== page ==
26 good examples of measures that work and 600 people wanting to discuss youth unemployment. That was the impressive effort at the meeting of Nordic prime ministers and labour ministers in Stockholm on 16 May. The Nordic Labour Journal was there and this edition focuses on youth outside of the labour market.
Make no mistake: youth unemployment is foremost in Nordic politicians’ minds. Especially NEETs, young people not in education, employment or training. They make up between five and ten percent of Nordic youths. But what will politicians do for them?
To really listen to young people and see each individual in light of their own merit, cooperating across sectors while also focusing on schools - where life-long learning begins. To learn from the other Nordic countries and benefit from the common Nordic labour market - these were all themes when Nordic prime ministers and labour ministers met in Stockholm on 16 May.
“A murderer can become a fantastic worker. He has been in prison, thinking. Employers who dare hire a former criminal get very loyal workers,” says Nanna Ravn Hansen, a consultant at High:five.
It is difficult to find political measures which actually do get more young people into work. Sweden’s dramatical reduction in employer contributions for youths in 2007 and 2009 has led to few new jobs.
Youth unemployment is a priority for Stockholm Municipality. Considerable work is being done within the city and between the city and other authorities, in order to get young people off benefits and into work or education. Two projects show that strong support on an individual level can be a recipe for success.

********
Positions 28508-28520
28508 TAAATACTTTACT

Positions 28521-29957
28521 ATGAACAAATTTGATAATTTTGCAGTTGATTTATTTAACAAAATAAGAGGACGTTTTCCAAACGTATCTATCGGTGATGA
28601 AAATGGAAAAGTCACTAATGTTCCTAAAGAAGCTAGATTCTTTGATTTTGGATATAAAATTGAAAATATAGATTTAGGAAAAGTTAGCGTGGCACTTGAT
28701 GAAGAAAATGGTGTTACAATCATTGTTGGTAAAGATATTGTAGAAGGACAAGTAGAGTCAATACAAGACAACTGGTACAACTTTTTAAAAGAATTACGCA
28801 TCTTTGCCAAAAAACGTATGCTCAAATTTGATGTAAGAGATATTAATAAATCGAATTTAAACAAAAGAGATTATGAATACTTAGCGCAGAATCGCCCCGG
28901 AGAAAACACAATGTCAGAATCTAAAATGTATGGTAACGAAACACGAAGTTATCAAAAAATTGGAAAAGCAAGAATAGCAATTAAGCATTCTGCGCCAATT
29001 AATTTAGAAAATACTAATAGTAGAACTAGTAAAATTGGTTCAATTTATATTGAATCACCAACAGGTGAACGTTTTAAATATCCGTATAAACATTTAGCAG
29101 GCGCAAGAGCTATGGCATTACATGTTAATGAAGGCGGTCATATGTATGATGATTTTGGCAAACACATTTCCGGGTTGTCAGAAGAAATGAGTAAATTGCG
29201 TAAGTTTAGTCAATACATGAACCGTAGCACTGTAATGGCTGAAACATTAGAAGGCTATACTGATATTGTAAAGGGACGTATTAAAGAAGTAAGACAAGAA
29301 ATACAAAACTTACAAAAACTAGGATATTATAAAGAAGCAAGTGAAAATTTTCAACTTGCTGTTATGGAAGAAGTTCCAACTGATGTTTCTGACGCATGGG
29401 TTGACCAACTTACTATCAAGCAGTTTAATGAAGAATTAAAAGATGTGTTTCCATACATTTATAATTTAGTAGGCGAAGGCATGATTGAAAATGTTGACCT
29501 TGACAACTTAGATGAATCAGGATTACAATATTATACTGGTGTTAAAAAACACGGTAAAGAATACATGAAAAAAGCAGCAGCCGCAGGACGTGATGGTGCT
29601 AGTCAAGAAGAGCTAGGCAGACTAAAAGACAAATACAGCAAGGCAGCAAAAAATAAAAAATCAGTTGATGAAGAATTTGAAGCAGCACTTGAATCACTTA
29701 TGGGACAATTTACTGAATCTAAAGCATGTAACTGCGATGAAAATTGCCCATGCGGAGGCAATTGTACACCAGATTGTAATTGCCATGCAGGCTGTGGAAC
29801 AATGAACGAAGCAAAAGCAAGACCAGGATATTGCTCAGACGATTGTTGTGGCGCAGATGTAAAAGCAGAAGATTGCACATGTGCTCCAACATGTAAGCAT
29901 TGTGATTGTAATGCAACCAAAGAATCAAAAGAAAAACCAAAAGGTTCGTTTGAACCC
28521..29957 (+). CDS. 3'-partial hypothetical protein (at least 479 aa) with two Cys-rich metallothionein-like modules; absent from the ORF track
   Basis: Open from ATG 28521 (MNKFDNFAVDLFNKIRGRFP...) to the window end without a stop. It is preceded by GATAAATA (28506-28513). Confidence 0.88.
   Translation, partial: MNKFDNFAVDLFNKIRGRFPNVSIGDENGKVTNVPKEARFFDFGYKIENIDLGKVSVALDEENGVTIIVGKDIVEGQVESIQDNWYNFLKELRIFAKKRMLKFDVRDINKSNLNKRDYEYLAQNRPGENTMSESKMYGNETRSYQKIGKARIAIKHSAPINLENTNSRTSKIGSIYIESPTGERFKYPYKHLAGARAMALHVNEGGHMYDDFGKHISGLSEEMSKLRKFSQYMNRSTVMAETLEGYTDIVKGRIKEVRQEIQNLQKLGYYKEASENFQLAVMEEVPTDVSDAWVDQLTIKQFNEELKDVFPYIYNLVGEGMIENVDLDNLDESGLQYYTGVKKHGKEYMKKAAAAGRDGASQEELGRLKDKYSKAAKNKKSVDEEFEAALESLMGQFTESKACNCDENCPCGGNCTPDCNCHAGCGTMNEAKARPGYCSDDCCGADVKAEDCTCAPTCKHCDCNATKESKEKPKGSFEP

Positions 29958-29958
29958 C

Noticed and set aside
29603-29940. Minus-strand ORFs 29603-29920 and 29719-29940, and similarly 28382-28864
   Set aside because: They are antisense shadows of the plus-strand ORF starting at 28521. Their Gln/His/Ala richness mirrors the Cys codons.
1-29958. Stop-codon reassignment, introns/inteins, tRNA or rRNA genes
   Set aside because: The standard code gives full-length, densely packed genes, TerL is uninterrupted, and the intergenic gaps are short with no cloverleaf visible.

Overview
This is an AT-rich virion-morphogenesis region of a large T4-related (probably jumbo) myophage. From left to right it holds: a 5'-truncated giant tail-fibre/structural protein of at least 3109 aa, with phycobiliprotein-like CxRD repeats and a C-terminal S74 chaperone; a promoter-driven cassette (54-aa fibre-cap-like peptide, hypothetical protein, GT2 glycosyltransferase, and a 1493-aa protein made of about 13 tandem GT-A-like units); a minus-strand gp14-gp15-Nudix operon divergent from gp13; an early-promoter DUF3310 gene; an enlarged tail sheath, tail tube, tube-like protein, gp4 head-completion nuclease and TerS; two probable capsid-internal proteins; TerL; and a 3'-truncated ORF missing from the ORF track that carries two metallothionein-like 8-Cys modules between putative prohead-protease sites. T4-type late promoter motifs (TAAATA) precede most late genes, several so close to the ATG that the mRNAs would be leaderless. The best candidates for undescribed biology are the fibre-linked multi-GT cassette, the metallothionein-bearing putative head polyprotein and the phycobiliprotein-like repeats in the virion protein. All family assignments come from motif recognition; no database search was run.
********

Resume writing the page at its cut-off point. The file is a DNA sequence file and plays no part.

Iceland has a new government. It has announced a stop to EU membership negotiations to allow time to decide whether negotiations will continue at all. It is still unclear when a referendum on EU membership will take place.
335,000 citizens from EU’s new member states moved to the Nordic region between 2004 and 2011. A considerable number of workers and service providers from these countries have also been posted there during the same period of time. Foreign labour has represented a positive contribution to the economic growth, but it has also put pressure of wages and working conditions.
Participants at the conference ‘Nordic ways out of the crisis’ agreed the Nordic countries can play an important role in southern Europe’s current economic crisis. Yet just how the Nordic countries can work together and how much support there is for such work remains uncertain.
The programme for the Nordic Council of Ministers’ cooperation on working life issues for 2013 is called ‘An inclusive working life with focus on young people’ and has been prepared by Sweden’s Minister for Employment Hillevi Engström.